If you belong to any kind of social network (you do), you experience social discovery. Social networking giants like Facebook, Twitter, and Google+ have realized that giving users the ability to be selective and as private as they’d like to be keeps people coming back. As a user of a social network, you see friends’ specific updates, photos, videos, music, news, and recommendations of any kind because you choose to. The model of following/unfollowing an individual, brand or idea is what continues to drive positive social experiences on the Web right now. Using social sites and the Web in general isn’t about just coming and going anymore. The social Web is becoming a user’s “home,” completely customized and protected just like someone’s house would be. Facebook doesn’t want you to just connect online, it wants you to live online.
This post was inspired by a couple of blazing hot social startups – namely Pinterest, Quora, and Clipboard (among many others) – that seem to have nailed this idea of ‘The Web as Your Web‘ on the head. Pinterest sticks out for me mostly because I’m a user and I’m able to see and understand how easy it is to use the service and get others using it as well. For those of you that aren’t yet familiar, Pinterest is a visual pinboard for sharing and collecting content online. Users sign up for Pinterest and are able to ‘pin’ any image or video they find anywhere on the Web to a ‘board’ on Pinterest. Users can create different boards and organize the content they collect by naming boards ‘Architecture,’ ‘Cooking,’ ‘Design,’ ‘Fashion,’etc.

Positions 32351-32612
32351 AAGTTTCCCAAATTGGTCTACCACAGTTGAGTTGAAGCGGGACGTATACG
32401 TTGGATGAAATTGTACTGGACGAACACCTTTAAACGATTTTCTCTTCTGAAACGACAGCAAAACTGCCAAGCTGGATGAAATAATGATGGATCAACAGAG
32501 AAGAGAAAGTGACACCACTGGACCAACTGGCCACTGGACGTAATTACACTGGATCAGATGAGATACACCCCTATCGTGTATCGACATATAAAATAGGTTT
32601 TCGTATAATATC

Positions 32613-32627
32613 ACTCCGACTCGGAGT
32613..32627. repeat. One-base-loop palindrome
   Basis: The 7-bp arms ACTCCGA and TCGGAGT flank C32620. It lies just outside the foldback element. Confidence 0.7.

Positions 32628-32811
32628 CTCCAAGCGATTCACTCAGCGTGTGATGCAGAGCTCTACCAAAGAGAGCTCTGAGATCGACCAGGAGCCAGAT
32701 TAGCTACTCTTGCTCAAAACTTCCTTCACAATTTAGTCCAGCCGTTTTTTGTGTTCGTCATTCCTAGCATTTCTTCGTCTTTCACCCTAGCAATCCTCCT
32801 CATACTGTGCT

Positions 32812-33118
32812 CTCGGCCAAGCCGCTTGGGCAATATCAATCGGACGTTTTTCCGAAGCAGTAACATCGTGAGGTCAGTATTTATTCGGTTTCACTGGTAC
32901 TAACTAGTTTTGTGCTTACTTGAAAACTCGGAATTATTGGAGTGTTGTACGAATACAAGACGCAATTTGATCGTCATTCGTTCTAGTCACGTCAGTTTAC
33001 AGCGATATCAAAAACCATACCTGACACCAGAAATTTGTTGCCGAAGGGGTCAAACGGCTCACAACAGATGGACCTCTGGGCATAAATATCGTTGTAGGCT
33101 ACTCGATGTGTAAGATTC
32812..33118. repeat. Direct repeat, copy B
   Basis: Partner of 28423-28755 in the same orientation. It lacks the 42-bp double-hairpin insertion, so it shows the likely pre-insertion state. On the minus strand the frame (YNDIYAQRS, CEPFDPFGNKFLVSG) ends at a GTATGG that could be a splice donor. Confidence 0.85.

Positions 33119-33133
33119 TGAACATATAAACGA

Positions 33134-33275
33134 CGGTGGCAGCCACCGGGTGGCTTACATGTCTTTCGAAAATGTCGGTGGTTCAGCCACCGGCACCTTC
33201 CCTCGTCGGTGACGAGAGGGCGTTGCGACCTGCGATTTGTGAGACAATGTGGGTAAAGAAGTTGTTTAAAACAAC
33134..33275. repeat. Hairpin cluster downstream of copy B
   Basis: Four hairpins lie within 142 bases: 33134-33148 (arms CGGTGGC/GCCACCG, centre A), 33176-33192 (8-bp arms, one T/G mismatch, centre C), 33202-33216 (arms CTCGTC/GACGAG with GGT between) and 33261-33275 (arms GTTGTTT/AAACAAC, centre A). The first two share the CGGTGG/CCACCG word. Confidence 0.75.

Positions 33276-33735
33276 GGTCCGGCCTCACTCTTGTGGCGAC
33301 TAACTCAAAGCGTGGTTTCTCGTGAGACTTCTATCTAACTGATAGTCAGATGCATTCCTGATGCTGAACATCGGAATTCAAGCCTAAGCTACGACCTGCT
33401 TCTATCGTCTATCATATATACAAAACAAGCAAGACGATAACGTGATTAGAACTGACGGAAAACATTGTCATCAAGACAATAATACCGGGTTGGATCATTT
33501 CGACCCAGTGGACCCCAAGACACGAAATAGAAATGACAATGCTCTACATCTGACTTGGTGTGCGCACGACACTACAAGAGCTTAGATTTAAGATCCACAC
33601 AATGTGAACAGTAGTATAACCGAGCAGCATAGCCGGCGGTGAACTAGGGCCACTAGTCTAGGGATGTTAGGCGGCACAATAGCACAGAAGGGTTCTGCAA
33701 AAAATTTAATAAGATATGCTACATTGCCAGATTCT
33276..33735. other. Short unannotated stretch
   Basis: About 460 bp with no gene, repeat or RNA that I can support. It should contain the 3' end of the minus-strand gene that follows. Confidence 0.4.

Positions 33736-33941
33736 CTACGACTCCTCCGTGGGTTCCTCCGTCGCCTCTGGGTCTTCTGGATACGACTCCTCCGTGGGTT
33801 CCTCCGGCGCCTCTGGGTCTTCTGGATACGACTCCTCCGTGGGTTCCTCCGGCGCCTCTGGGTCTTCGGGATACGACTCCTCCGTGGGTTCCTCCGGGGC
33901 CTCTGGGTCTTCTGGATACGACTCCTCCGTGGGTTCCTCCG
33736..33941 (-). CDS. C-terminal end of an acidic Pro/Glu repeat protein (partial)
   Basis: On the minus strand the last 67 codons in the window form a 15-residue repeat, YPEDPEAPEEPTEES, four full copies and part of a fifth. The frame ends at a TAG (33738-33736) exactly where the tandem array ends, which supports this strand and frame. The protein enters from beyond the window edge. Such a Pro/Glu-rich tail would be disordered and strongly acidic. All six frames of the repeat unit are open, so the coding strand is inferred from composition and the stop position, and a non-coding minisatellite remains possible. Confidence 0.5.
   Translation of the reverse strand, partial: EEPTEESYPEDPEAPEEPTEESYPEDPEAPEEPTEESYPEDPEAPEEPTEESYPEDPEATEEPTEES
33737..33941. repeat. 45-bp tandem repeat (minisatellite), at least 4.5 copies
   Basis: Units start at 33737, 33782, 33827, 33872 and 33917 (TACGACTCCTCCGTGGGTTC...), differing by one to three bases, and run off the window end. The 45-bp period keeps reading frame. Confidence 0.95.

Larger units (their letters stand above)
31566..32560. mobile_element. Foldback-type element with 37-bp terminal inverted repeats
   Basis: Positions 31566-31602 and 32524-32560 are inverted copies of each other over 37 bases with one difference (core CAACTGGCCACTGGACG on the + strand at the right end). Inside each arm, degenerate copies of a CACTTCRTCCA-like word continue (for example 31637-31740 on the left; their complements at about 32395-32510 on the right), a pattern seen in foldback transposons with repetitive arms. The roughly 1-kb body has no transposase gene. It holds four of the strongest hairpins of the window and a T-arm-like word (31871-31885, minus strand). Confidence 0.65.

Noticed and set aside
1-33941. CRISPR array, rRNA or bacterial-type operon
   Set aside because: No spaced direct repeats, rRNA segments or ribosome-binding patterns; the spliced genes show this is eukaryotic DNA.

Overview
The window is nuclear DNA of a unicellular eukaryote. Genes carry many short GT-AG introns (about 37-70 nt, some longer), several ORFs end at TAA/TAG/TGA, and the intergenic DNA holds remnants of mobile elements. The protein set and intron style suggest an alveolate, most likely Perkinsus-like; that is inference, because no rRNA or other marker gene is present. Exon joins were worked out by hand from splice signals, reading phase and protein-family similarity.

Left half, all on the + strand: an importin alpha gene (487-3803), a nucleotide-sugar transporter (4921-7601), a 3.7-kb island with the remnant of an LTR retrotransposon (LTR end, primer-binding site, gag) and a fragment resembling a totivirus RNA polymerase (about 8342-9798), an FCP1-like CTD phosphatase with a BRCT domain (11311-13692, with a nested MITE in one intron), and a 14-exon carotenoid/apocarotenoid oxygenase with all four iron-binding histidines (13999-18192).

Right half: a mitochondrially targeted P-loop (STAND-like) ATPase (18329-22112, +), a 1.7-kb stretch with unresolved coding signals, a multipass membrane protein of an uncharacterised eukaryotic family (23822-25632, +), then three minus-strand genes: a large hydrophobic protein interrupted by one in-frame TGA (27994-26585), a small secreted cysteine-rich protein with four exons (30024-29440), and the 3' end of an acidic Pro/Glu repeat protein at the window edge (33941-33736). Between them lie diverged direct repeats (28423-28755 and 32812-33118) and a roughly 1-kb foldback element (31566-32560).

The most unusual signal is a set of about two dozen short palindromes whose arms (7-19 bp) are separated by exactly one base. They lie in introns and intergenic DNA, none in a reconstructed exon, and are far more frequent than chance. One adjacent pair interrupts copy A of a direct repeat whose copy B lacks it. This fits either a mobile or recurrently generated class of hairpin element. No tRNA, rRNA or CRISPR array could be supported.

If you aren’t using Pinterest yet, I’m guessing you’re thinking that sounds pretty cool, right? It is. Pinterest has created a visually-stunning experience that allows users to gather content that matters to them from anywhere on the Web and keep it in a central location. They are helping shape a shift from search to discovery. And, on top of this shift, sites like Etsy – an online marketplace for very small businesses and individuals as vendors – are experiencing a huge increase in Web traffic because of Pinterest. Why is this? It’s because of social sharing (social discovery). People using Etsy are pinning all kinds of different products (on Etsy) to Pinterest, which in turn show up in Pinterest users’ streams. Add a price and a URL and vendors on Etsy are now “selling” on Pinterest.
This is the power of providing users with positive experiences and ways of allowing users to share those experiences. The Web continues to become more a user’s “home” every day. We’ve seen something similar with Facebook’s Timeline, where users can see their entire experience on Facebook on the same page just by scrolling (“lifestreaming”). Now it’s Pinterest, allowing users to collect content from anywhere on the Web and organize it however they like. What’s next?